Year after year, we take out our Halloween decorations—or get new ones—and decorate our homes and yards. But after the trick-or-treaters have gone and it’s time to take down the decorations, what’s the best way to store them?
Here are seven tips that will help:
There are two ways to pack up your Halloween decorations. The first is by room. This works great if you plan to decorate each room the same way next year. The second is by item type. That’s the way to do it if you want to mix it up when Halloween season rolls around again.
Before packing up and storing your Halloween decorations, make sure they are clean. This is especially true of any outdoor decorations, such as tombstones or scary characters. If the item is plastic, you should be able to clean it with water, a touch of dish soap, and a cleaning cloth or brush.
A variety of Halloween decorations are made of thin cardboard. Fold these gently together and seal them individually in plastic wrap.
Check if there are items from last year that you didn’t use. Do you think you’ll use them next year? If not, throw out, donate, or recycle them. Items made of paper plates or cups can be recycled or dumped, as they’re likely to get smooshed in storage. Also, throw out things like dried leaves, acorns, and pinecones. These aren’t generally allowed in self storage, and won’t keep well, anyway. Finally, remove the batteries from decorations that use them, as these can leak acid.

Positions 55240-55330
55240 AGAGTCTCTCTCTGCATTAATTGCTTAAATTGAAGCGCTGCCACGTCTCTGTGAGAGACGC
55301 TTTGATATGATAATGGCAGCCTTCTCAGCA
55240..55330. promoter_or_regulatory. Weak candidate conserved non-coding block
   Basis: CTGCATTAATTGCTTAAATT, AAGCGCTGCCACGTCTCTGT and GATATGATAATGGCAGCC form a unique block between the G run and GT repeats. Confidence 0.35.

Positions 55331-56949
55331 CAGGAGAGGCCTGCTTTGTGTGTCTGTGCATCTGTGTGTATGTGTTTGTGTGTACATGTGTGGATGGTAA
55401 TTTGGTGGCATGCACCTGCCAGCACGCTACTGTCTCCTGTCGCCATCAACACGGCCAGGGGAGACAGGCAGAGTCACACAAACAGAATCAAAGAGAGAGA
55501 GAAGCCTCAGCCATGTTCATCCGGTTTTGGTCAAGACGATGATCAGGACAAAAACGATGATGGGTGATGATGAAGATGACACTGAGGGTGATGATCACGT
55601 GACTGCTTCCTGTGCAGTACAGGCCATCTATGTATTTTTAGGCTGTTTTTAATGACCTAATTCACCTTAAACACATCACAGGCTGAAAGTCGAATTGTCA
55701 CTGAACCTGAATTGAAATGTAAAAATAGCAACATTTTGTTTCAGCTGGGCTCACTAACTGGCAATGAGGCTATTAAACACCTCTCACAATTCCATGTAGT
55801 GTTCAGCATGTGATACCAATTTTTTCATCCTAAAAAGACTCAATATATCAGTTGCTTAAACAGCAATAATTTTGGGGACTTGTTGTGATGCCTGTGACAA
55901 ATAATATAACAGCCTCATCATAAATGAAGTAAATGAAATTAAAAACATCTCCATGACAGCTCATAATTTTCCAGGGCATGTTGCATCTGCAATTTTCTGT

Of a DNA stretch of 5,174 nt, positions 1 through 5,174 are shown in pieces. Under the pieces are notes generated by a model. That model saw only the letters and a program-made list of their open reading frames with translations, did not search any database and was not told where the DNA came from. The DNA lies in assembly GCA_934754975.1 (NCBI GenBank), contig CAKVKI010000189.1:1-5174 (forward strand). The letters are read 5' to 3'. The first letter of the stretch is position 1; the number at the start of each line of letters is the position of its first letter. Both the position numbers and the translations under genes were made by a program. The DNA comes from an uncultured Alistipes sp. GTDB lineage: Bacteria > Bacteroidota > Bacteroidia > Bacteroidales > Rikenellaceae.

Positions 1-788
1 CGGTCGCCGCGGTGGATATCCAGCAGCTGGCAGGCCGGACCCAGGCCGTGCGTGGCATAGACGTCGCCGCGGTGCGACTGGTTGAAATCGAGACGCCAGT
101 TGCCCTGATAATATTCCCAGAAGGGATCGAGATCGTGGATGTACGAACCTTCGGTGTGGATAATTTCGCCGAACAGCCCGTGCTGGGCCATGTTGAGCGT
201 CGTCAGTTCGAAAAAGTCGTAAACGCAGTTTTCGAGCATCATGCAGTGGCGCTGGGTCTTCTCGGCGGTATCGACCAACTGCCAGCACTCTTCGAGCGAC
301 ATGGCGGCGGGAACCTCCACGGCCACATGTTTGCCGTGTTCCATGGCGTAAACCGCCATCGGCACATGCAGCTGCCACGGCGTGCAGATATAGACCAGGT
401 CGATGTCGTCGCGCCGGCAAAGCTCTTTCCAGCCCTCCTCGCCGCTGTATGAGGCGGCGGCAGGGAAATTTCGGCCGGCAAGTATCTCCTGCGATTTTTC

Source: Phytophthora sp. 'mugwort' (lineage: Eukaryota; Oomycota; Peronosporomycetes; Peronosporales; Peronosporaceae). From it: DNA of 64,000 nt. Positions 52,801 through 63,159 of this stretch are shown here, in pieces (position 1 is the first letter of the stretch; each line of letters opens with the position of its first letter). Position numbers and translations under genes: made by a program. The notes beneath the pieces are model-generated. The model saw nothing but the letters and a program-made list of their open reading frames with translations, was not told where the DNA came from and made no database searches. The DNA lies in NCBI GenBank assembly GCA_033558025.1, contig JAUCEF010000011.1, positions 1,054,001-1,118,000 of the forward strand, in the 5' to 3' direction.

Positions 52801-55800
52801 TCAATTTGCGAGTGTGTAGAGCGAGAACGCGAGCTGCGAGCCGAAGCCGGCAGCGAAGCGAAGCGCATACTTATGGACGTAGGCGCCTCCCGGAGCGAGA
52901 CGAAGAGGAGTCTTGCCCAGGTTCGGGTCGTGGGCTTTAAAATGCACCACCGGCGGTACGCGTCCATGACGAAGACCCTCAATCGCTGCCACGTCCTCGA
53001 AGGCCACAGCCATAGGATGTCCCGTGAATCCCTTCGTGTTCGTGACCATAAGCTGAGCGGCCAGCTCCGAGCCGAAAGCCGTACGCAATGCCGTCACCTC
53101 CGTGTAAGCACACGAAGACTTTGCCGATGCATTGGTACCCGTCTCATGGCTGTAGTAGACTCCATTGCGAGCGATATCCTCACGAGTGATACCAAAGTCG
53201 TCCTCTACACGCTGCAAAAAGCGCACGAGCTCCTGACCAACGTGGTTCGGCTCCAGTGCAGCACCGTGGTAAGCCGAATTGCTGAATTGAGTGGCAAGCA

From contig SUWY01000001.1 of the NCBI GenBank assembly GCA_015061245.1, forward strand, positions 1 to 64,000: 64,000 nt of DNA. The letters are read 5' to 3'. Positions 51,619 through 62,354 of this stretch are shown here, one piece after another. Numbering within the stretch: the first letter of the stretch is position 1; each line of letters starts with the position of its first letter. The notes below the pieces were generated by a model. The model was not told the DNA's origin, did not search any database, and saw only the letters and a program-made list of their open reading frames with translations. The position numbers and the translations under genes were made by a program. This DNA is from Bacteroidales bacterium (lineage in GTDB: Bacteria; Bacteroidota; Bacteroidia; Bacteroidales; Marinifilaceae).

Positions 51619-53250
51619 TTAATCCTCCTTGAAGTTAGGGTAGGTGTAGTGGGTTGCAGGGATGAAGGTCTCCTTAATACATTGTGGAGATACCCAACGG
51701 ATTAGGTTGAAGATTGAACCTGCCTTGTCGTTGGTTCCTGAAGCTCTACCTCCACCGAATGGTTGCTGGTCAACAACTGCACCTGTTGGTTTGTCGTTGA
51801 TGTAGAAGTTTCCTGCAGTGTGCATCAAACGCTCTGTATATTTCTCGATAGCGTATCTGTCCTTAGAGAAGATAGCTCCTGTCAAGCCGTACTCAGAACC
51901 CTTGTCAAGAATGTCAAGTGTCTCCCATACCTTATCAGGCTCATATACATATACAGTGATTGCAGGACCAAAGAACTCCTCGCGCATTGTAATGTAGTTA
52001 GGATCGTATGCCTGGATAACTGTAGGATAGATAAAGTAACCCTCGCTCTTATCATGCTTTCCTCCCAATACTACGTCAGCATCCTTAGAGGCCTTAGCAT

Use plastic bins to store your Halloween decorations instead of cardboard boxes. These will do a much better job of protecting your stuff from the elements while they’re in your storage unit. Yes, hot, humid weather, as well as cold, dry weather, can damage your decorations and other belongings. To be doubly safe, get a storage unit with climate control, which will keep temperature and humidity in check.
Want to be able to grab your Halloween decorations quickly next time? Get bins in seasonal colors. You could use black and orange for Halloween, red and green for Christmas, and so on.
While your bins will be color-coded, you should still label them by room or by decoration type. This will make it much easier to put them where they belong when you get them home next year.
Remember those acorns and pine cones we told you to throw out? Well, maybe you don’t have to do that just yet. After all, Thanksgiving comes just weeks after Halloween. Unlike the skeletons and ghouls, those are appropriate throughout the fall season, as are pumpkins and other gourds.
Now, you’ll be able to keep your Halloween decorations in good shape and use them every year.